Tool Talk #7: Ridgid 12″ Compound Sliding Miter Saw

Well over half of the emails sent to me are on the subject of tools. I have no objections to responding to them but I thought it would be beneficial to start a video library of sorts to briefly touch on what I think of a particular tool or set of tools. These won’t be in depth tool reviews as I know very few people are interested in that kind of thing and I really don’t want to go over all the details. Instead I’ll just focus on the things I like about the tool, things I don’t like about the tool, and would I buy it again. I have a huge list of “episodes” that can be made and plan on releasing one per week. Hopefully this will be helpful to some people.

Ridgid 12″ Compound Sliding Miter Saw

Specifications for the Ridgid MS1290LZA can be found here: https://www.ridgid.com/us/en/12-inch-sliding-compound-miter-saw

 

I received the saw as payment for work completed so I did not purchase it out of pocket but also did not receive it for free.

What I like:

  • 12″ blade gives a little extra cut capacity over a 10″ blade. Not 100% necessary but it has been handy a time or two.
  • 13.5″ of sliding cut capacity. Again, not 100% necessary but if you don’t have a table saw with a crosscut sled this will be able to cut items like shelving material to length.
  • Very smooth and repeatable left and right angle adjustments. I don’t use the compound feature so I can’t speak for that.

What I don’t like:

  • The left fence extension on my unit is not parallel with the fence and causes cuts on taller material to not be 90 degrees. This problem was resolved by removing the fence extensions. I haven’t missed them since removing them so as of right now it’s not a huge concern.
  • It’s HUGE. This saw definitely takes up a lot of space. That might be a concern if you are limited for space. I really don’t like how much space I had to dedicate to it when I designed my miter saw station.
  • The laser is activated by the blade spinning so it’s not convenient to use for quick reference or positioning.
  • The insert plate is lower than the rest of the table surface. This means when the material is being cut the bottom of the material is not supported and can result in more tearout during use. A good, clean blade as well as pushing the saw front to back when making through cuts can reduce or eliminate tearout though.
  • Dust collection is horrible on this saw right out of the box. That’s more of a generic miter saw problem rather than specific to this saw though.

Would I buy this miter saw again?

 

As I stated earlier, I did not purchase this saw out of pocket. I received it as compensation for work I did for another company. However, would I buy it if I had to rebuild my shop tomorrow? Probably not. I think I would much rather try harder to find an older radial arm saw that is in good condition and pair it with an inexpensive, non-sliding 10″ miter saw than purchase this particular saw. If I couldn’t find a decent radial arm saw I would probably settle for a regular 10 or 12″ miter saw. I never use the compound bevel feature and if I needed to make a sliding bevel cut I could do that much easier at the table saw. The sliding feature can also be replaced with a table saw crosscut sled. That being said, I’ve got it and it’s doing what I need it to do so I have no plans to replace it with something else.


 

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25 Comments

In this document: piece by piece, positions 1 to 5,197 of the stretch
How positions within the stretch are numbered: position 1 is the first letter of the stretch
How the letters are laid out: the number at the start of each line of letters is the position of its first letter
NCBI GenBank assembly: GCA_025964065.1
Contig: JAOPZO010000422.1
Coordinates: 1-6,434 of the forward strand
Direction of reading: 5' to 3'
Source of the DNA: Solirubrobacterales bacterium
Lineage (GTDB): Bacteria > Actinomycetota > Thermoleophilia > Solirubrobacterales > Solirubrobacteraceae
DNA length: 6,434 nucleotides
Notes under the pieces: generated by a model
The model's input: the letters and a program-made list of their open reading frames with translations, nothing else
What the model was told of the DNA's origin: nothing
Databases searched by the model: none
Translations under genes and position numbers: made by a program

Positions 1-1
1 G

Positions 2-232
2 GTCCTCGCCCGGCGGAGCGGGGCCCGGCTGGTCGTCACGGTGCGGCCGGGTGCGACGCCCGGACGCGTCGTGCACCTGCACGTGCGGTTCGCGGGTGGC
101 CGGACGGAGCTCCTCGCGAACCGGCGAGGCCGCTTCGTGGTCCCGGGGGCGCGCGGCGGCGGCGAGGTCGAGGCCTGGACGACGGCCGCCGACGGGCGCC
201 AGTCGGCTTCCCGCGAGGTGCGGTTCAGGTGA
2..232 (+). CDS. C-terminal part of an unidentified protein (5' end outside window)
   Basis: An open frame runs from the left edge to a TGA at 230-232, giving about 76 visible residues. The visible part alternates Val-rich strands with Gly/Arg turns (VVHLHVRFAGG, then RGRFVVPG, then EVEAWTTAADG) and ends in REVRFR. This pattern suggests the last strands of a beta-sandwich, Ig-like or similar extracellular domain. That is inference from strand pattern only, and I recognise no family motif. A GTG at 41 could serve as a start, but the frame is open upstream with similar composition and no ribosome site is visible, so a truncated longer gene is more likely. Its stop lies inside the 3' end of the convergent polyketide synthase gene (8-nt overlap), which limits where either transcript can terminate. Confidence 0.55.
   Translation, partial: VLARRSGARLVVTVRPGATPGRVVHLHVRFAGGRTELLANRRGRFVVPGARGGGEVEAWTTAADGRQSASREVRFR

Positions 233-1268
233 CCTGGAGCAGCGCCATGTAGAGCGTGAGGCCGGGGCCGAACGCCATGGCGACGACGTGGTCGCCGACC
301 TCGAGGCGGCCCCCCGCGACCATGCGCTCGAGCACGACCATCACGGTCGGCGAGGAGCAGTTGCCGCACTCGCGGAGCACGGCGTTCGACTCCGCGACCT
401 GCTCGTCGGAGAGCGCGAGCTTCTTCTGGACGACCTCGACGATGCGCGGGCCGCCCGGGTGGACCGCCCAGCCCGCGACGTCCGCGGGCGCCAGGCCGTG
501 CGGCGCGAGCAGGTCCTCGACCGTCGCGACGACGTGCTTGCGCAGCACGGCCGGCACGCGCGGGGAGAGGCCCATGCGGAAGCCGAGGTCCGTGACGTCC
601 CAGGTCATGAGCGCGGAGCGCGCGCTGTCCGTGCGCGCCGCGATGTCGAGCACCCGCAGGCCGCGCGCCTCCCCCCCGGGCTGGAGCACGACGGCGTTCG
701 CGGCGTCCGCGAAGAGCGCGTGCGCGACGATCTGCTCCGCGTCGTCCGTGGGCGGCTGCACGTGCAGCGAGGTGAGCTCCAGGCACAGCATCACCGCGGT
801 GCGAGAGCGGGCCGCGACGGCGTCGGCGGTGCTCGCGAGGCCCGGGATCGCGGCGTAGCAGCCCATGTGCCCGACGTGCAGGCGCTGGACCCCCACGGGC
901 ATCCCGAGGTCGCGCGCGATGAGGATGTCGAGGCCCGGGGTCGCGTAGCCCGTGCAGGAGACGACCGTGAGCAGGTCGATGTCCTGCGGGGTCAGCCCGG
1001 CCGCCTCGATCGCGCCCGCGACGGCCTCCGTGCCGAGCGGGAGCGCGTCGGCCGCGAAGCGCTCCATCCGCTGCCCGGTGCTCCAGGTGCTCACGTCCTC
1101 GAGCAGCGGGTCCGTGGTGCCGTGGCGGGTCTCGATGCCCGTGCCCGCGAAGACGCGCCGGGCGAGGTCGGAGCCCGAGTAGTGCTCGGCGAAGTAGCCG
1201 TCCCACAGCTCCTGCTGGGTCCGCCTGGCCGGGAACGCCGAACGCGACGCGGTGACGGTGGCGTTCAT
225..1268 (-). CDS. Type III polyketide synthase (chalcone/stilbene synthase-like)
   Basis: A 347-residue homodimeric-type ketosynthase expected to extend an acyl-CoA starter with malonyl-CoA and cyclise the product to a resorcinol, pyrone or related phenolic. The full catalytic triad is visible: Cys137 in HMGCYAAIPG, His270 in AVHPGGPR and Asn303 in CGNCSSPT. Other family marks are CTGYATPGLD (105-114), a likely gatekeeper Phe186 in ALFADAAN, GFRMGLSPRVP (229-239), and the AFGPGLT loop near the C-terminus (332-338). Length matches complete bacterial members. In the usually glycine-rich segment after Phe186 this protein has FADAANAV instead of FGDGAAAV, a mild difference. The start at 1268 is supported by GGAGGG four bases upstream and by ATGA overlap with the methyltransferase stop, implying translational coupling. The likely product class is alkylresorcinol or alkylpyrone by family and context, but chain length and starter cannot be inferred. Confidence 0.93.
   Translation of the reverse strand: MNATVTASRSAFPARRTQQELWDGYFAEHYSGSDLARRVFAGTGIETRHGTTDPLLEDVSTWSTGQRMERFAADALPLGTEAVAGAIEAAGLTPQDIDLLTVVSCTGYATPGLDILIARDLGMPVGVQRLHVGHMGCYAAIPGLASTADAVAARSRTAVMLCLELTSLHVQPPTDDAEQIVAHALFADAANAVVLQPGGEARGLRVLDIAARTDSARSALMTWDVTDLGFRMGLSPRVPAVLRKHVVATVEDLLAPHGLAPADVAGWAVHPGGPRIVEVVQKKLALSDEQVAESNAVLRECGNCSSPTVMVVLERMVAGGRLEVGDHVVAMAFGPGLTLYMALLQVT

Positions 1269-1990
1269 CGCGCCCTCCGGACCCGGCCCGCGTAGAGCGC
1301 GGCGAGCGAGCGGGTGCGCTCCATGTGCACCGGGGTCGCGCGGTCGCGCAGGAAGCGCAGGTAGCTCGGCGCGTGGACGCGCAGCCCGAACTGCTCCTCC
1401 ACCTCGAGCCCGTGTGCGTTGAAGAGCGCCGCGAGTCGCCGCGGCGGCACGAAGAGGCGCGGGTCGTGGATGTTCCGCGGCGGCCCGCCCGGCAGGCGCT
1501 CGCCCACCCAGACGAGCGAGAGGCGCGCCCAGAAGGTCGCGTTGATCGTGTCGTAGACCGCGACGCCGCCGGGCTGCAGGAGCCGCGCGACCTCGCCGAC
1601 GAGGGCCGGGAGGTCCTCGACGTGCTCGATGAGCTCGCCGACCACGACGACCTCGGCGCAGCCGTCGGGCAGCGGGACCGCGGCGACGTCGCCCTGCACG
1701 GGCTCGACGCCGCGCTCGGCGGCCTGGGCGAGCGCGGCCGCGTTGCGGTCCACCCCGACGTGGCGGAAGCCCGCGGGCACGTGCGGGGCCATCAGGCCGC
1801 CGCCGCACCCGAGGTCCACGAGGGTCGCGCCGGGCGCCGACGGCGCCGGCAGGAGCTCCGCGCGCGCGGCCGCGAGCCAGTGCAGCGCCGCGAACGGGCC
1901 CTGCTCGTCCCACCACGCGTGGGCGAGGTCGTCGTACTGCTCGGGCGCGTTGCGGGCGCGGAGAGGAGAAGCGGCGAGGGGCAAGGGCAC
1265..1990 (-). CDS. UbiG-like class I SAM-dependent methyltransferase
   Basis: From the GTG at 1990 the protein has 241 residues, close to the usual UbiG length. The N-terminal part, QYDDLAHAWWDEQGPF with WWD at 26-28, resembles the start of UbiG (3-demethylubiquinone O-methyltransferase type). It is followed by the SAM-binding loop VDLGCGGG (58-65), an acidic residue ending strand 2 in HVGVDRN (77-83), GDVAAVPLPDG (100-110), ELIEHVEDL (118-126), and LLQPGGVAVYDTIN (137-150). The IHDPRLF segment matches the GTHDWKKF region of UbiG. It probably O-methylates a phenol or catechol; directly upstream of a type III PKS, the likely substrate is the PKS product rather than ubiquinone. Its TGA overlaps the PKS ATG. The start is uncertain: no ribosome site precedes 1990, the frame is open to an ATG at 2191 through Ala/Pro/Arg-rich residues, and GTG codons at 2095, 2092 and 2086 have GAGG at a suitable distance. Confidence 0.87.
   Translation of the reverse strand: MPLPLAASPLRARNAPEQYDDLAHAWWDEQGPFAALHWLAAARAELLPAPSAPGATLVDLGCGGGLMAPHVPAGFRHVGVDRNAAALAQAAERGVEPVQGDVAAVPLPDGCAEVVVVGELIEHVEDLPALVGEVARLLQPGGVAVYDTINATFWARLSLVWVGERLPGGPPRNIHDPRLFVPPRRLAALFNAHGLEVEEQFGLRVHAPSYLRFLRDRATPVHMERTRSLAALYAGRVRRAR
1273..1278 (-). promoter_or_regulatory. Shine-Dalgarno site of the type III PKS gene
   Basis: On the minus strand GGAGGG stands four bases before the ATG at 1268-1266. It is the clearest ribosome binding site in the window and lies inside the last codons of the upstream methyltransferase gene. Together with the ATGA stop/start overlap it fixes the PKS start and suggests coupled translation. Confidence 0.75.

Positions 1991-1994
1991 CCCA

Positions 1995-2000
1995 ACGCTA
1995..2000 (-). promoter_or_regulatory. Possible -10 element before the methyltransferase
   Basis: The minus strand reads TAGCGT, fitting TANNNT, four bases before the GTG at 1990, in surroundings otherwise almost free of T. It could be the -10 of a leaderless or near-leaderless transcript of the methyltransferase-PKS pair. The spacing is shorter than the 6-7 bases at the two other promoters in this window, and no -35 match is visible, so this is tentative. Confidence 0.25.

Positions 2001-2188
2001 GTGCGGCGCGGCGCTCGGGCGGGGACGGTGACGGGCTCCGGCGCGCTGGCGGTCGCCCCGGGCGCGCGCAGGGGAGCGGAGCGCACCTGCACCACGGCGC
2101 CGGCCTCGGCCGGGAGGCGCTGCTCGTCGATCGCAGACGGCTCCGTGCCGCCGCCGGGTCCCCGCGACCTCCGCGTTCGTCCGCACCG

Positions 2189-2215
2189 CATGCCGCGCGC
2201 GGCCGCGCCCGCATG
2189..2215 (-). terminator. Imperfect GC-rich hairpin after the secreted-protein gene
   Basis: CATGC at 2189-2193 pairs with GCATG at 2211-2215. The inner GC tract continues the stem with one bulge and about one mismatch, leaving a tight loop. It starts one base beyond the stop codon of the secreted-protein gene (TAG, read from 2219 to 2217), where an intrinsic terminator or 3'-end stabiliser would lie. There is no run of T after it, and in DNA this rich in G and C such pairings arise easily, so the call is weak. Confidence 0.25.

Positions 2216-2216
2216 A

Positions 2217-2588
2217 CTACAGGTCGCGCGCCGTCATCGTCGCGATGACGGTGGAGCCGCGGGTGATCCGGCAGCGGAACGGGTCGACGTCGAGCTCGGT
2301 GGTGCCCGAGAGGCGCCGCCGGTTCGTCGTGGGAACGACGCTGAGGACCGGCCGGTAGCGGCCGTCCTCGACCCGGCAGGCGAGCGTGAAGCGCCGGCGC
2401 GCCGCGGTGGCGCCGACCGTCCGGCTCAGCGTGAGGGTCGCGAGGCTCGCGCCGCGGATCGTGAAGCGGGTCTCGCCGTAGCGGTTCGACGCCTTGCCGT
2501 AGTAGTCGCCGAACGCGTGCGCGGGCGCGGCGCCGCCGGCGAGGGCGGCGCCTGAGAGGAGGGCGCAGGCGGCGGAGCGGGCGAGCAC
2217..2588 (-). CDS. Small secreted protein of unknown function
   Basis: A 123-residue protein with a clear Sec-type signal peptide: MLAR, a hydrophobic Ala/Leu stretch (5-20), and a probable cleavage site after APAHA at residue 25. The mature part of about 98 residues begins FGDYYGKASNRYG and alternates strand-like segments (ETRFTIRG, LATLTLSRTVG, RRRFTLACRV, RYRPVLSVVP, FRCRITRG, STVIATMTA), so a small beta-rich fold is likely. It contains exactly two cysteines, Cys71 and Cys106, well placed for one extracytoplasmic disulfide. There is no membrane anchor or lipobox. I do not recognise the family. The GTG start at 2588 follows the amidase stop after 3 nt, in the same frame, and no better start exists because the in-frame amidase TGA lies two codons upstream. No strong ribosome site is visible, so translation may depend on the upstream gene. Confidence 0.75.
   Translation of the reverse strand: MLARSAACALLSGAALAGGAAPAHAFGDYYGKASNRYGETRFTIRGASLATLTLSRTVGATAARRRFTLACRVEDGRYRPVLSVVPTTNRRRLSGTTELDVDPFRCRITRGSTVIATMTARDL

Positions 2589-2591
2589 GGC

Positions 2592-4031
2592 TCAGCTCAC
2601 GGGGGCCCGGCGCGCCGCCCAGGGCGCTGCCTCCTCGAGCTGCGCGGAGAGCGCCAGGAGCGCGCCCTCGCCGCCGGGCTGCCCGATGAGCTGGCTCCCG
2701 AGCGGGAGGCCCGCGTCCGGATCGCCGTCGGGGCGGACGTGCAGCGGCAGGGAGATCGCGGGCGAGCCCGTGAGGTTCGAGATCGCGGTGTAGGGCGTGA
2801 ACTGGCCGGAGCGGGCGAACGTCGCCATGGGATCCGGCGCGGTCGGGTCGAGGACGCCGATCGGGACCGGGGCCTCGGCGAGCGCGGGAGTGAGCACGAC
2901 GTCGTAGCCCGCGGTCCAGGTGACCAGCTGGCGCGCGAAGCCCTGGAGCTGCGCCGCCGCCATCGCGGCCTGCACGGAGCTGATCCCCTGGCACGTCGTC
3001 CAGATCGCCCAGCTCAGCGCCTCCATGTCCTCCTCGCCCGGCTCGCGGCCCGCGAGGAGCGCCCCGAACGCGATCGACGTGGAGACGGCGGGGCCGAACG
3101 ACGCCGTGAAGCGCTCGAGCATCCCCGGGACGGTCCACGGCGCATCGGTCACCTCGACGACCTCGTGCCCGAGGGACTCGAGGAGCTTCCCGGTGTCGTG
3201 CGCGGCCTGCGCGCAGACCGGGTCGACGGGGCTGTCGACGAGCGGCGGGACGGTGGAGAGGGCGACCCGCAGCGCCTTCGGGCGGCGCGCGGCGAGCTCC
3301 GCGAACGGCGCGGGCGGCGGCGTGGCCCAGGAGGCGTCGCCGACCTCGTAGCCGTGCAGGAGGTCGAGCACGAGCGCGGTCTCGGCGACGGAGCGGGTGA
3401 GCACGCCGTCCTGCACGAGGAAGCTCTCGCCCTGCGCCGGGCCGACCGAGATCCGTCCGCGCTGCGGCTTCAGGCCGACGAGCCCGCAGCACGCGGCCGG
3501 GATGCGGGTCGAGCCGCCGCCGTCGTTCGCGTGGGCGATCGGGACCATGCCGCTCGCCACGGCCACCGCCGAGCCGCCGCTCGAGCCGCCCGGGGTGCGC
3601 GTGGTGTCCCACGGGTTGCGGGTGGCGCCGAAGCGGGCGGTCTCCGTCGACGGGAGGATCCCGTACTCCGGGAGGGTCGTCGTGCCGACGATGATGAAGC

1. Gary Roofner

    I agree with you on radialarmsaw . I bought a used old radial and craftsman was giving a retrofit kit for my saw for free they stopped providing. Love the setup I use this to cut stock to length. I just bought a cheap slider and plan on building into my new fangled work bench.

  2. John Cooper

    Great video as always. I’m fortunate to live in the country on acreage and my 12″ miter saw is on a mobile stand. I just roll it out into the drive of the shop so I never have a dust collection problem.

  3. Adam W

    This is probably a naive question, but why do you always cut a tiny bit along the top as you pull the saw back? Just curious what this does differently than if you were to start the cut with the saw closer to you and then slide/push it forward.

    By the way, thanks for everything you do. You’re more helpful than you could imagine. I wish there were more hours in the day to catch up on your older videos!

    1. Jay Bates

      Thanks for the kind words :)

      The tiny cut along the top is to score cut the top and prevent tear out. You start the score cut with the saw pushed forward and then carefully climb cut towards your body for the rest of the score cut. This way the cutting teeth of the blade are pushing the wood in on the cut first instead of pulling out resulting in a super clean cut. Once the saw is pulled forward all the way the saw is dropped below the material and then pushed back to complete the cut. On the full depth cut the material is already removed on top from the score cut so you don’t have to worry about tearout on that side and because the blade is actually cutting the rest of the material starting from the bottom side of the material and cutting in the bottom side will be a nice clean cut as well. Hope that made sense.

      1. Adam W

        I had to re-read your response a few times, but your explanation makes perfect sense. I look forward to supporting your work in a few weeks when the t-shirts come in – thanks again!

  4. Max Blanton

    Love these videos, gives a different perspective on shop tools. I bought a radial arm saw in 1977, it was my first stationary power tool. And yes I still have it and love it. It does, however, take up a lot off space too. Not so much from side to side but front to back you also have the same dust collection problems as the miter saw.

  5. spikey